How Did Electric Last Mile (ELMS) Stock End Up in Delisting Territory?
On the surface, Electric Last Mile Solutions Inc. (ELMS) seemed like a solid green investment for impact investors when it went public via a SPAC in June 2021. Since then, the company has revealed just how troubled it is, with the latest announcement being a confirmed SEC probe. Now, ELMS stock has fallen below the $1.00 mark, which means that it's at risk for delisting from the Nasdaq Exchange.
Here’s what we know about whether ELMS stock will delist and when advancements may occur.
ELMS has admitted to the ongoing SEC probe.
The SEC is probing into ELMS operations. The company confirmed that it found out about the investigation on March 7.
ELMS wrote in an SEC filing that it “intends to cooperate fully with the SEC investigation” and, at this point, “cannot predict the eventual scope, duration, or outcome of this matter.” ELMS knows that it needs to raise more capital to finally get its vehicles to market, which would prove the risk that accompanies speculative EV investments.
The SEC investigation pertains largely to the company’s financials, accuracy of forward-looking projections, and executive leadership.
The announcement comes more than a month after the co-founders resigned.
In early February, ELMS co-founders James Taylor and Jason Luo resigned from their position. Before announcing their plan to take ELMS public via a SPAC in 2020, Taylor and Luo bought low-cost shares below market value. The duo failed to obtain an independent valuation for the equity. Instead, they sought to undermine the market and capitalize on a merger into the public market.
Since then, interim CEO and president Shauna McIntyre said, “I am here to assure you of my commitment and dedication to the company and all of our stakeholders—investors, customers, suppliers, and our entire team of hardworking employees.” Investors seem to be getting the short end of the stick.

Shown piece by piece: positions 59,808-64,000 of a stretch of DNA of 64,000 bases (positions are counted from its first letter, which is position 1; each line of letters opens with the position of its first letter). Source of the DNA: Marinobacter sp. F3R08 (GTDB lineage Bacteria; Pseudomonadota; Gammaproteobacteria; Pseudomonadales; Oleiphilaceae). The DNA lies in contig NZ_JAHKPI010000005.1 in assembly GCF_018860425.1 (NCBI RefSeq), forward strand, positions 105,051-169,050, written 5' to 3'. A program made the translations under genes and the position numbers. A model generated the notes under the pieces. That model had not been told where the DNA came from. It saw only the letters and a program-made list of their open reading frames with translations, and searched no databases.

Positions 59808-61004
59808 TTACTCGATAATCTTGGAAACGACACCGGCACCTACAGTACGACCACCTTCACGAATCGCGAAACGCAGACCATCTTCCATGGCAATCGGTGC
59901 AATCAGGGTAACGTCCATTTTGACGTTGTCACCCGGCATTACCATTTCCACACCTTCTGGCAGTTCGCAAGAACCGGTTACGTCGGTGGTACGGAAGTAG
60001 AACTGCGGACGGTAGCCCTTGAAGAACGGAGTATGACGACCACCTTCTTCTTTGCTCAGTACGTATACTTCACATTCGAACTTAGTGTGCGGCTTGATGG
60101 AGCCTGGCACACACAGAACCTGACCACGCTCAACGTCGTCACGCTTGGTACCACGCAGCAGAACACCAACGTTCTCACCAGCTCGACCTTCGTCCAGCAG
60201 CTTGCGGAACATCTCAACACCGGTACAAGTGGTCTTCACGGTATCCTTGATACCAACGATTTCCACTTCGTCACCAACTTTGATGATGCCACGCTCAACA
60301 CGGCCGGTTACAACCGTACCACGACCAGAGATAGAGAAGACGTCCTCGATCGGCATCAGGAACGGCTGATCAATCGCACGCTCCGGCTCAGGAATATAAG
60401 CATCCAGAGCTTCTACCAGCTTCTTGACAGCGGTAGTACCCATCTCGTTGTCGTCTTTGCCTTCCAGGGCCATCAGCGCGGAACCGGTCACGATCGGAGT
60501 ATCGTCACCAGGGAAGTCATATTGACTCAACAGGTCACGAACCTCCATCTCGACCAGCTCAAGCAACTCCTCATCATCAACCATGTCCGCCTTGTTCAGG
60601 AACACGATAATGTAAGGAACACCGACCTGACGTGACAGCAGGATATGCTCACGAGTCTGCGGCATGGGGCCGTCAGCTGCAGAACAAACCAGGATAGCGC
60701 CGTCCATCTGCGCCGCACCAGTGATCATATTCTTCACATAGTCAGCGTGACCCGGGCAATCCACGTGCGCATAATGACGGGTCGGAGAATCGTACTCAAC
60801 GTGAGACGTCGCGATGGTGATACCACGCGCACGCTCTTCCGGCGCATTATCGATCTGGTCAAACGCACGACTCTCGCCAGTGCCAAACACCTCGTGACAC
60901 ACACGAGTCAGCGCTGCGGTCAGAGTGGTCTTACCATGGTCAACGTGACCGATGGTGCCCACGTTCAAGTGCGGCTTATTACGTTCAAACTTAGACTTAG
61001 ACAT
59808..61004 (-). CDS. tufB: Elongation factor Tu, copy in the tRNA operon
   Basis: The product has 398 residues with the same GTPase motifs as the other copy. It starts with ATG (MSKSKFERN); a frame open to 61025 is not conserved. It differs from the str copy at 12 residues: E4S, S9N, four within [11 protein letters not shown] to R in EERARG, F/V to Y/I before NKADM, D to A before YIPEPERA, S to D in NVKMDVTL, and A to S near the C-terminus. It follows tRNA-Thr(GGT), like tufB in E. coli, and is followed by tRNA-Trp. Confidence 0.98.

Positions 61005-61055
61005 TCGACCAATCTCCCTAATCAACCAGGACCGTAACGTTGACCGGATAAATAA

ELMS stock fell below $1 and risks a potential delisting from Nasdaq.
ELMS stock lost about half of its value overnight, which left the stock trading at $0.96 by 12:00 p.m. ET on Tuesday, March 15. The shares have fallen more than 90 percent since the stock has been publicly traded.
The Nasdaq Exchange delists stocks when they have traded below the $1.00 mark for 30 consecutive days. ELMS will need to recuperate its stock value or perform a reverse stock split if it wants to remain publicly traded. Reverse stock splits are often a desperate attempt to remain publicly listed and won’t necessarily do the stock any good in the eyes of investors.
Any prior earnings guidance for investors is in the trash and ELMS seeks to reconfigure its outlook and determine how it will operate when its current cash flow runs out sometime between June and September 2022. For ELMS, getting delisted would do more than just send the company private — it could shutter efforts to get the last-mile EV offering to market entirely.